During those times you grow.
Be thankful for your limitations,
because they give you opportunities for improvement.
Be thankful for each new challenge,
because it will build your strength and character.

Be thankful for your mistakes. They will teach you valuable lessons.
Be thankful when you're tired and weary,
because it means you've made a difference.

It's easy to be thankful for the good things.
A life of rich fulfillment comes to those who
are also thankful for the setbacks.
Gratitude can turn a negative into a positive.
Find a way to be thankful for your troubles,
and they can become your blessings.

Friday, November 14, 2008


All you need to do to win is comment about the latest sheikh book you're reading or have recently read. Better yet, talk about your favorite "sheikh author". Check back at the end of the month to see if you've won. Best of luck!

Thursday, November 13, 2008


Now that her mother has passed away, it’s become important to Layla Addison to get to know her father who resides in a desert kingdom and find out the truth as to why her mother left him and raised her alone. She is led to believe by her father that he would like to get to know her. However, in the end, he’s a brut and a horrible man and uses her to gain profit by selling her to a despicable man to become his wife.

Sheikh Kahlil al Hasim like all desert princes is proud, extremely handsome, arrogant and not too pleased that he has been summoned home to Al Ankhara to meet with his father and the council. He’s had to put a multi-millionaire business deal and a new mistress on hold to return to his father and the desert. Kahlil has always known he was a part of Al Ankhara and someday he will need to lead his people. He’s spent a good part of his life pretending he wasn’t part of it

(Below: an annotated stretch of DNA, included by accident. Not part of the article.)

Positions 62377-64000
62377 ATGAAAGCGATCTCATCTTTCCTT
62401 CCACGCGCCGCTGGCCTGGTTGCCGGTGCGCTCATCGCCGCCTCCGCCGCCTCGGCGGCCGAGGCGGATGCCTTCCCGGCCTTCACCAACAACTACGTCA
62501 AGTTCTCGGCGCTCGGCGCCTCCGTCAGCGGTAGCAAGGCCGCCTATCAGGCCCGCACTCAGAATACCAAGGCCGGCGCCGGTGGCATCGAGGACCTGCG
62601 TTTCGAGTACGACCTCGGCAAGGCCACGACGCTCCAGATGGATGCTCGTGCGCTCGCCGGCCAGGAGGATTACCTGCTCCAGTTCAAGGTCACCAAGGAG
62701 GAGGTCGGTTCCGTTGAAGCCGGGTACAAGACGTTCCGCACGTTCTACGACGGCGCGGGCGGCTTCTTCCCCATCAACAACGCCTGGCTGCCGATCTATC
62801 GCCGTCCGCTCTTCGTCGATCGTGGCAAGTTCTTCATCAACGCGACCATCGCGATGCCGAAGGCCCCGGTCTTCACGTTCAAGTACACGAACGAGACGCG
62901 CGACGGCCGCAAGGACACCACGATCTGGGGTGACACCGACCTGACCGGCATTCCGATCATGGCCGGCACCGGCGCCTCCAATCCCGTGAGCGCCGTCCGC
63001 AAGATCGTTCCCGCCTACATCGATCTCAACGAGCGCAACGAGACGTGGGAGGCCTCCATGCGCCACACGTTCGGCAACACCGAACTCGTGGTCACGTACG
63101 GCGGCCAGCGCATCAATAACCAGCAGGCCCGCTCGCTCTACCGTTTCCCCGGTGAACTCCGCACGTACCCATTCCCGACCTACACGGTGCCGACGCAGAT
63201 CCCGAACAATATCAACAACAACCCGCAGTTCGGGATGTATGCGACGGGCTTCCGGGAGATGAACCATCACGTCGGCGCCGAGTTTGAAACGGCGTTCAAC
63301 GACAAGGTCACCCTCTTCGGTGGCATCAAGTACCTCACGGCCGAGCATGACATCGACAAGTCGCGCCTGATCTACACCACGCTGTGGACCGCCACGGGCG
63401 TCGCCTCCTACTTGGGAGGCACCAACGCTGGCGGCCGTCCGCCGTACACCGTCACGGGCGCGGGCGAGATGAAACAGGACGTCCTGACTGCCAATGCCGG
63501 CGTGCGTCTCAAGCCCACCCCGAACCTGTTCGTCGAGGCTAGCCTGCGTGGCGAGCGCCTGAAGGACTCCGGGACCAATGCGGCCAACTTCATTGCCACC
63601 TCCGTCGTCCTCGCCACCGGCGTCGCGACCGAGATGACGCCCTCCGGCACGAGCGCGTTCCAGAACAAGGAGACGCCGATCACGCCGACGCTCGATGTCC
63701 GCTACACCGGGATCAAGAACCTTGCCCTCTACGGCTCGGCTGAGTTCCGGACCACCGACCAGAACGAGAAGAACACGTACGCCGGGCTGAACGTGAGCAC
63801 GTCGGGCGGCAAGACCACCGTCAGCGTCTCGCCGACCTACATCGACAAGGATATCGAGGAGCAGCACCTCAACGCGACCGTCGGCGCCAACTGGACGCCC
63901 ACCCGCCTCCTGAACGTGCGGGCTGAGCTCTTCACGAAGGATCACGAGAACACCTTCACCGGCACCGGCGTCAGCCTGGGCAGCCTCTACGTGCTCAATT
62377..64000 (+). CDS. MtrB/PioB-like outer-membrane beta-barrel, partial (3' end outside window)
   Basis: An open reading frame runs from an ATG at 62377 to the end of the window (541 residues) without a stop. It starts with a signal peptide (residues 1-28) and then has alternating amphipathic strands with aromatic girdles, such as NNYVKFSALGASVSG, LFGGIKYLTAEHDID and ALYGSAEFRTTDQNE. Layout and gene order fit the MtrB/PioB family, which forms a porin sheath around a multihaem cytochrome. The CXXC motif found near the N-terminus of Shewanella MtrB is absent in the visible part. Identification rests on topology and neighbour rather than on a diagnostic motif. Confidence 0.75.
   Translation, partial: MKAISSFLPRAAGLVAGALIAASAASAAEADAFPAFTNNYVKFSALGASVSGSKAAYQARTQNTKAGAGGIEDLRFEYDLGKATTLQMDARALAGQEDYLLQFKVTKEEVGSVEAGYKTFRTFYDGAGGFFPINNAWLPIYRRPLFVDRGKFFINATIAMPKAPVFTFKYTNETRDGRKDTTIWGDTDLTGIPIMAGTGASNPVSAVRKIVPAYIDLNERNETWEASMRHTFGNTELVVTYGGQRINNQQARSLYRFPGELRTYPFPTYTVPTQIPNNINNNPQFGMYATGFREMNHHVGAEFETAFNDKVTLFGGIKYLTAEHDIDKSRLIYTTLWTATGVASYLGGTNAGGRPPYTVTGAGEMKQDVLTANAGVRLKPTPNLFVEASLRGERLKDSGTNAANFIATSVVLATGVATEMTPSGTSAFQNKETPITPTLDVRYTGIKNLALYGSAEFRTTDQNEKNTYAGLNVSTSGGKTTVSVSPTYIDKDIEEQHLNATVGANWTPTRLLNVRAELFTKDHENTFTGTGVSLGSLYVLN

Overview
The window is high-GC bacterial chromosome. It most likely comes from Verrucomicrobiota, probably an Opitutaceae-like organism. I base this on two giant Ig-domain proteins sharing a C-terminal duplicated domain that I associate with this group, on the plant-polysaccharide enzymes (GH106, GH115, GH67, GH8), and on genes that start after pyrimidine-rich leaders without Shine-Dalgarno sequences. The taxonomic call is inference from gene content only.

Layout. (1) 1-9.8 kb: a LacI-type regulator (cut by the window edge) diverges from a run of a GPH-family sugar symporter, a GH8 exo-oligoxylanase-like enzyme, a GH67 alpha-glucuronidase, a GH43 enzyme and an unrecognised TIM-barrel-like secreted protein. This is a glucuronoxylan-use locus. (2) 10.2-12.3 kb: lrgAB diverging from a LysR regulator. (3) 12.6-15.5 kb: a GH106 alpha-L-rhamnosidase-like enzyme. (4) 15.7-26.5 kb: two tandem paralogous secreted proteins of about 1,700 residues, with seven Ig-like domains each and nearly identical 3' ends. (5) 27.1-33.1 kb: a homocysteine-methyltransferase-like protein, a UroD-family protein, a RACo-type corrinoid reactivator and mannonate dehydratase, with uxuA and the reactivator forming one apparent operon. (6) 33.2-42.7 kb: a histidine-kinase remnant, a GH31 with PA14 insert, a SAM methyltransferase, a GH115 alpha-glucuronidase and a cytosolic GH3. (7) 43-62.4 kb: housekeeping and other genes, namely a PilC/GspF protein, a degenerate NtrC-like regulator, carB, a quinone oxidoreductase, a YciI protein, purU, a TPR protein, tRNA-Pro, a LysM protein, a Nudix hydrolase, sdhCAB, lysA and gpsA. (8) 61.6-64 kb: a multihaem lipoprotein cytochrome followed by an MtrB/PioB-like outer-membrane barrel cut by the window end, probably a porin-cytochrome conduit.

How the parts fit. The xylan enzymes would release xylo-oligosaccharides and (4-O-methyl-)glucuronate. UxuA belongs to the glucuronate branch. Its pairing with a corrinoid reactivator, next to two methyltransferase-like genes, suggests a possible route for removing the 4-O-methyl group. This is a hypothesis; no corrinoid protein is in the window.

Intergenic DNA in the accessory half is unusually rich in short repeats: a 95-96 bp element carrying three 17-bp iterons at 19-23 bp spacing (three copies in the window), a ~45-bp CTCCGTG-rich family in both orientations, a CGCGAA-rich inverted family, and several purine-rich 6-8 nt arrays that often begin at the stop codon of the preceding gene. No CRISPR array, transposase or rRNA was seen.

On the night of his return he observes someone dressed in the native dress walking directly into the ocean. He investigates and learns that this person is non-other than the beautiful Layla. What he eventually learns is of her betrothal to the “pig” of a man and like all warriors Kahlil feels he must save her from her fate, so he comes up with a plan. Kahlil also realizes that he must keep his father from being a part of a disastrous plan that would bring grief to his country. Duty and honour are part of him but at times, he wishes things were different!

Layla is an extremely lovely woman with such a spirit and fire it will warm your heart and she’s has walked into a mess in more ways than one. How can she escape this marriage and now she is under the protection of this sexy sheikh, at times it is more than she can emotionally endure. Will Kahlil’s plan work or will it backfire? This spitfire is constantly challenging this desert prince and he resorts to always kissing her into silence or submission.

Like all East meets West love stories, there are misunderstandings, frustrations and a sexual tension that heats up the pages as only Sandra Marton can pen in the Sheikhs Wayward Wife. Their desire and passion are immediately felt by the reader and Kahlil’s confusion as to what he is feeling and experiencing were a joy to read, especially his strong feelings in wanting to protect Layla and the means with which he did protect her.
This second book in the Sheikh Tycoon’s series was a sincere pleasure to read. Its passion and fire were so evident and had me wanting more and more and not wanting their beautiful love story to end.

Book Description:

Sheikh Khalil al Hasim is more than happy to escort feisty Layla Addison back to his desert kingdom and hand her over to her betrothed. But he's almost as horrified as she is by the lecherous man she's being forced to marry!

With steely determination, Khalil demands she become his bride instead! Layla's powerless to resist his wicked good looks, but he's arrogant and overbearing. Has this rebellious bride just jumped from the frying pan into the fire?

Tuesday, November 11, 2008

October Contest Winner

Keira, you're the winner of my October Contest. Please send me your details and congratulations.

Keira, if you would send me your email, I would send you yours books 12/12

On this very special day, remember those who have served past and present. Please pray for them, their families and pray for peace.

Professional Web Design